Democratic Congressman G.K. Butterfield, Jr. from North Carolina has introduced the National Pediatric Acquired Brain Injury Act of 2009 in Washington. The Act recognizes the National Pediatric Acquired Brain Injury Plan and recommends its full implementation. The National Pediatric Acquired Brain Injury Plan is designed to create a standardized and evidence-based system of care universally accessible for all infants, children and young adults, and their families, no matter where they live in the nation.
Brain injury is the number one cause of death and disability for children and young adults under 25 years old in the United States, according to the Centers for Disease Control and Prevention. The Plan, developed under the auspices of the Sarah Jane Brain Foundation, is the first and only plan of national scope to address the entire continuum of care for children and young adults with brain injuries.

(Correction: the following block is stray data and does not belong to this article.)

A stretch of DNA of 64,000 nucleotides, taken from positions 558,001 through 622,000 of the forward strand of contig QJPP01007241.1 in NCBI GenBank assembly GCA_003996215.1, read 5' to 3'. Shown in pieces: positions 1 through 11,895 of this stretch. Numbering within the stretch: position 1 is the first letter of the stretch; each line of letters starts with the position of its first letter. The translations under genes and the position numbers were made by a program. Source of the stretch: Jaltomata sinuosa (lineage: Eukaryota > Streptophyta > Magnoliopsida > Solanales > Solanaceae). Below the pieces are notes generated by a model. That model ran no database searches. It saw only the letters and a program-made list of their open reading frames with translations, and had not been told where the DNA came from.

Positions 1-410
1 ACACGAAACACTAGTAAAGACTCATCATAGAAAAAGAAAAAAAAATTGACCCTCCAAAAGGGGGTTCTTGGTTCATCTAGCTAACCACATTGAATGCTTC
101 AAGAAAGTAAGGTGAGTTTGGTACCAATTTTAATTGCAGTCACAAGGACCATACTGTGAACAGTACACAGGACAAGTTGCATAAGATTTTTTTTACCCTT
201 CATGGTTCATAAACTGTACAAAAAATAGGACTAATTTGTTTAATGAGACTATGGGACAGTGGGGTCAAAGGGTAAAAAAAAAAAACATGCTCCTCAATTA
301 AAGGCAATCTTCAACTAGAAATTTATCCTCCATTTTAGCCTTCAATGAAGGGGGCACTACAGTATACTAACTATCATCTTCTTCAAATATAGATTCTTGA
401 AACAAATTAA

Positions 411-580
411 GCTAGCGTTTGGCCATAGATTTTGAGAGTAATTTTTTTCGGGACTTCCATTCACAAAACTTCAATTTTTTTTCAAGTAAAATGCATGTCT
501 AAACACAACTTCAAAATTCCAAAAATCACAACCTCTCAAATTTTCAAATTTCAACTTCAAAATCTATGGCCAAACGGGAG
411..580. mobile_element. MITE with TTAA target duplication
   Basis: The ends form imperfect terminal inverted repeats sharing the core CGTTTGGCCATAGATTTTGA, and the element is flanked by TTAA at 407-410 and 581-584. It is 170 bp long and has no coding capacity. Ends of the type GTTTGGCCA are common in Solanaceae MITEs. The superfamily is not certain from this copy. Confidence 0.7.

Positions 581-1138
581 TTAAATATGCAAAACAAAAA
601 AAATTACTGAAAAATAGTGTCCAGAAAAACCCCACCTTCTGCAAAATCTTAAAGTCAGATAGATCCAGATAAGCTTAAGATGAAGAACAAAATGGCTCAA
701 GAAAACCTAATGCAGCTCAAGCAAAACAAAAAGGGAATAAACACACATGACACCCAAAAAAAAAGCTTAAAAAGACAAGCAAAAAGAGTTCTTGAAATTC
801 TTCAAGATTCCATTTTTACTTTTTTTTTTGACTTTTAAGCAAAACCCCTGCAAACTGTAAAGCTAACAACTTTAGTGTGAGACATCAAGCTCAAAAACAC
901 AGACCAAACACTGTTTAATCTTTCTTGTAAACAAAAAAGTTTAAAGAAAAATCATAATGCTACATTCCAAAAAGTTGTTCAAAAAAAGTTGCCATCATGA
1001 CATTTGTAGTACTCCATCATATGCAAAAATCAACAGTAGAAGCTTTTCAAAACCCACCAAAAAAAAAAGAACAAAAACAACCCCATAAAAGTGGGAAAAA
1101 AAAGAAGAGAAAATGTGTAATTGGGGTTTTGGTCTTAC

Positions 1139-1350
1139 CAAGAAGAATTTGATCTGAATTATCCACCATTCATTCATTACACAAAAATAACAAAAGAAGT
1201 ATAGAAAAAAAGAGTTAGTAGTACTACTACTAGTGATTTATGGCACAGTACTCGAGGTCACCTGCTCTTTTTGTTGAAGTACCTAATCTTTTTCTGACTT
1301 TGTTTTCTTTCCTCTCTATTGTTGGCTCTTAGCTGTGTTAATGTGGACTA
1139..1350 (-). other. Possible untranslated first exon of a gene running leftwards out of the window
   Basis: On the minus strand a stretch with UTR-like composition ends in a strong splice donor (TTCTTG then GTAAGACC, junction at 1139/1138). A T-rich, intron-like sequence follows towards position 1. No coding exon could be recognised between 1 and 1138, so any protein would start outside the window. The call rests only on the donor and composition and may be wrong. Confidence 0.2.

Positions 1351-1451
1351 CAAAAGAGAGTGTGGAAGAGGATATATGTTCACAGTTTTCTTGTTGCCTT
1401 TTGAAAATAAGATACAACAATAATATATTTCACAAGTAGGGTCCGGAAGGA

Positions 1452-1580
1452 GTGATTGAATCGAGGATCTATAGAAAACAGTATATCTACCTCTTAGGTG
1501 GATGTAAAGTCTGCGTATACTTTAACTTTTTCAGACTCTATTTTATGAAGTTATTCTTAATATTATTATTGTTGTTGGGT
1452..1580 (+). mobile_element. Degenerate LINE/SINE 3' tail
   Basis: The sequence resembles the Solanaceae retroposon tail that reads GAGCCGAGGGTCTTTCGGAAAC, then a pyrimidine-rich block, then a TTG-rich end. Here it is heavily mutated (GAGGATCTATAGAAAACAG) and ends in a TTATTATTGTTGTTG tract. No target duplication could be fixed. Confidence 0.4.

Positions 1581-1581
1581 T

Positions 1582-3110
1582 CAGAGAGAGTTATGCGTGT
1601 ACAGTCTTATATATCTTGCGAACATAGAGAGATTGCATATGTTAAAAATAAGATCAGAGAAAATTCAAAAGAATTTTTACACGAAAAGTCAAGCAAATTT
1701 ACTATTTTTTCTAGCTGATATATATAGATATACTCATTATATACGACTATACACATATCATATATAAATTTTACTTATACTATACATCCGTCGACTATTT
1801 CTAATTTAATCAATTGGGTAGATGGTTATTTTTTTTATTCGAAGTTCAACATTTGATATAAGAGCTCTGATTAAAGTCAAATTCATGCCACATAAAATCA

The Sarah Jane Brain Foundation was started by Patrick Donohue, father of Sarah Jane Donohue, who was violently shaken by her baby nurse when she was just 5 days old, resulting in a massive brain injury. Mr. Donohue launched the foundation in October 2007 due to the lack of available evidence-based data on Pediatric Acquired Brain Injury.
“There are over three million new cases each year in the United States alone, making PABI a national health epidemic,” stated Donohue. “The fact that so many of these injuries go unreported and undiagnosed makes the epidemic that much worse since the public has a lack of awareness and understanding of brain injury.”
According to Congressman Butterfield, “The Pediatric Acquired Brain Injury Plan will help millions of children and young adults and their families, as well as save billions of dollars of taxpayer money.”